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Ambassador won’t vouch for Trump on quid pro quo during testimony to Congress: Washington Post

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One of the Trump administration officials who participated in the bombshell text messages about the White House withholding foreign aid to Ukraine unless the country dug up election dirt on Joe Biden’s family will testify that the president gave him talking points to repeat, while refusing to vouch for the veracity of those claims, The Washington Post reported Saturday night.

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“The U.S. ambassador to the European Union, Gordon Sondland, intends to tell Congress this week that the content of a text message he wrote denying a quid pro quo with Ukraine was relayed to him directly by President Trump in a phone call, according to a person familiar with his testimony,” The Post reported. “Sondland plans to tell lawmakers he has no knowledge of whether the president was telling him the truth at that moment.”

“It’s only true that the president said it, not that it was the truth,” Sondland reportedly will testify.

Read the full report.


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Trump is ignoring his duties to obsess over impeachment and panic about GOP betrayal: report

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According to a report from Politico, Donald Trump thinks of little else other than the ongoing impeachment hearings being conducted by the Democratic-controlled House and is in a constant of panic that Republicans may turn on him.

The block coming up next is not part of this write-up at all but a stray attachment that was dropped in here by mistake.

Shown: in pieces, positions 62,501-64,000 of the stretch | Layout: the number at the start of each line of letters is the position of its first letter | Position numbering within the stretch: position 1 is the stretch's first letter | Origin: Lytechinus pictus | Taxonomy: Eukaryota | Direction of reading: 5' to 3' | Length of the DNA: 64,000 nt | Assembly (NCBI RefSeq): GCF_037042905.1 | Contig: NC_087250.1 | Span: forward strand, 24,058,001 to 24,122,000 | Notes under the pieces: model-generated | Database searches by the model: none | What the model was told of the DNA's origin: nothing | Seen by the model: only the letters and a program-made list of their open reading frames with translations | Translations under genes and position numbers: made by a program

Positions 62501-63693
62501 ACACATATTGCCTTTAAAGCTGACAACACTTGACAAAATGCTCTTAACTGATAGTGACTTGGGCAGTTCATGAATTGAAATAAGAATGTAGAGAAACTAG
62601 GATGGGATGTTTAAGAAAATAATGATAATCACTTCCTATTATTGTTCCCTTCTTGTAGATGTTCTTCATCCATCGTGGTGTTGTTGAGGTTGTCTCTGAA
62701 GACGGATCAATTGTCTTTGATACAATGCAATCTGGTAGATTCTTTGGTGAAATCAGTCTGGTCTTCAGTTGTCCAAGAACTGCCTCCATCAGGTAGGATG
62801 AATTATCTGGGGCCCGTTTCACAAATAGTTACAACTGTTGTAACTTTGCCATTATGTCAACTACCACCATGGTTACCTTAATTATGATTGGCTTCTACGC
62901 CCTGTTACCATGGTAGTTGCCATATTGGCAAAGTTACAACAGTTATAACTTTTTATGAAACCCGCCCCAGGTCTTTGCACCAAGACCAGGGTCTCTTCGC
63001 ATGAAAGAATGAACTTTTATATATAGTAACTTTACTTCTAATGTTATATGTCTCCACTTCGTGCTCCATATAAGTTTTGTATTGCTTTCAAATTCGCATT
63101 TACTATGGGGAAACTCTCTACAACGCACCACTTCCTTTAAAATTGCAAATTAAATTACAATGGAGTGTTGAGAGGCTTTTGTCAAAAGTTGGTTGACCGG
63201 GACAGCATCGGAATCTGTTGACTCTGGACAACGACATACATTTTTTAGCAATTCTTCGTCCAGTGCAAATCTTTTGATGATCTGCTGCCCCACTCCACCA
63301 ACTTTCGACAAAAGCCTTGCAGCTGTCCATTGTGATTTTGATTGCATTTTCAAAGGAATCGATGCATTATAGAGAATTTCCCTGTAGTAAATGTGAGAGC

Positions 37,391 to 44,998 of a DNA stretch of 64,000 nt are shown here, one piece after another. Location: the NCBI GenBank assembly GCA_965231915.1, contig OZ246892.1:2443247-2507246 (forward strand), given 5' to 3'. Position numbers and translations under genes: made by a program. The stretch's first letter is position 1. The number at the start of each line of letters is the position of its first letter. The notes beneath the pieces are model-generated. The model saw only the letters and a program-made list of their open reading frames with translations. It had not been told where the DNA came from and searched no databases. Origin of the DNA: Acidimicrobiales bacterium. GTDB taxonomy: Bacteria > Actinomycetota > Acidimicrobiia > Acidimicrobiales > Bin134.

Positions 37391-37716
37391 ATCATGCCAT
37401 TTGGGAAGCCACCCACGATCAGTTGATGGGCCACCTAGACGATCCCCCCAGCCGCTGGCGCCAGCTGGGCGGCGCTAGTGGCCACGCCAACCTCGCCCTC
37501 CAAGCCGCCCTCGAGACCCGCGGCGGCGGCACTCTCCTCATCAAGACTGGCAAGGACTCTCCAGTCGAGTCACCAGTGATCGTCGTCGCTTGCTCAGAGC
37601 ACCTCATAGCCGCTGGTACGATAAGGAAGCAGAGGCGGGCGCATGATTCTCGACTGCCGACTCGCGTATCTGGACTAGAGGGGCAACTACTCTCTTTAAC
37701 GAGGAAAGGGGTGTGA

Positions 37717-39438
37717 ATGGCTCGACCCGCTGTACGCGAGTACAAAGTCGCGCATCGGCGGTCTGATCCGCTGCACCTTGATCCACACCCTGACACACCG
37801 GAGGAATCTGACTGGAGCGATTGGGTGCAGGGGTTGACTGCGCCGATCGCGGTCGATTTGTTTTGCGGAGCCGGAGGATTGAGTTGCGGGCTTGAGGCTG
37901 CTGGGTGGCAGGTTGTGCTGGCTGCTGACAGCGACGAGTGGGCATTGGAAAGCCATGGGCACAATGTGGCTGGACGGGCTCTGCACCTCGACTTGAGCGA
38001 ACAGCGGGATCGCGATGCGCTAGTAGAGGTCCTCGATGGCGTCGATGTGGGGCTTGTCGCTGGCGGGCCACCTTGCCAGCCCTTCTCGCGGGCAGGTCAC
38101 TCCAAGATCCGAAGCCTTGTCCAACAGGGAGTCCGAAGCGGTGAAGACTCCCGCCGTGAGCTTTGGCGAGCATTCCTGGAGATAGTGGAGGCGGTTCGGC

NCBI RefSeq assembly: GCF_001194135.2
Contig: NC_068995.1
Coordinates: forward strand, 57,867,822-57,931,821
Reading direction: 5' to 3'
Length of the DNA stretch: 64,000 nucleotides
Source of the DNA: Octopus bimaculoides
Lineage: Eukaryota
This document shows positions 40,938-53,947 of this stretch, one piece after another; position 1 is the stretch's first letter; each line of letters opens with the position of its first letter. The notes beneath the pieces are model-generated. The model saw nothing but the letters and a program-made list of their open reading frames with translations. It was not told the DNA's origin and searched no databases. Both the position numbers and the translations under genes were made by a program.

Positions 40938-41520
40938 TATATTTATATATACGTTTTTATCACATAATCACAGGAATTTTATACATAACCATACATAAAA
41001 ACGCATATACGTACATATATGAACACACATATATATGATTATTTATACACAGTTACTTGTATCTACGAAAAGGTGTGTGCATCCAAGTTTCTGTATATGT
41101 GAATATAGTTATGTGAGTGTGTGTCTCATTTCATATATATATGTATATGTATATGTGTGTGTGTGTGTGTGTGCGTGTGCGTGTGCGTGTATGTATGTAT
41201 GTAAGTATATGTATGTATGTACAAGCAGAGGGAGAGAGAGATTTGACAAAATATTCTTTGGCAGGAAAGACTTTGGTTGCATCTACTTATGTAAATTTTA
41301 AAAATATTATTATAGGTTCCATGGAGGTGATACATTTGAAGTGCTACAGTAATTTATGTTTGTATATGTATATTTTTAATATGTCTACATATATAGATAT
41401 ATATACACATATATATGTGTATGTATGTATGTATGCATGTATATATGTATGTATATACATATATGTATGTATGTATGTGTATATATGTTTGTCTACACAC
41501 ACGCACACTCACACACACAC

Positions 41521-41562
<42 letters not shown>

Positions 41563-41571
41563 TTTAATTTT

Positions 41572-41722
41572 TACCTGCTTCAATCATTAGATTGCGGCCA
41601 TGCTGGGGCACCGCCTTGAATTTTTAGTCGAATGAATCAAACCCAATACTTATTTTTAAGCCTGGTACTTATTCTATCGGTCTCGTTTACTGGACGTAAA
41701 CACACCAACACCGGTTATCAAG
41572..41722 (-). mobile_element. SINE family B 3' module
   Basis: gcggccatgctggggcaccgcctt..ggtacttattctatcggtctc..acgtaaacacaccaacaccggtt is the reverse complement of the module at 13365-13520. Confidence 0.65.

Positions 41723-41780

Te report notes that the president has put all policy initiatives aside to concentrate on pushing back on impeachment and running for re-election earlier than had been anticipated.

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Democrats intend to present Mueller findings in next round of impeachment hearings

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House Democrats would like to hold at least one impeachment hearing on findings from Robert Mueller's report, but must first sort out court challenges to witnesses and evidence from that investigation.

Roger Stone's trial, which ended in a guilty verdict on all seven counts, raised new questions about whether President Donald Trump perjured himself in written responses to the special counsel's questions, and Democrats may present that evidence and examine Mueller's findings on obstruction of justice, reported Politico.

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These are the likely charges to be filed in Trump’s impeachment after devastating House testimony: CNN

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On Friday morning, former prosecutor Elie Honig ticked off what he believes will be included in the articles of impeachment filed against Donald Trump after five days of testimony from members of his own administration.

Speaking with host Alysin Camerota, the CNN legal analyst said the Democratic-led House has a clear path to send their charges to the Senate for a trial and vote.

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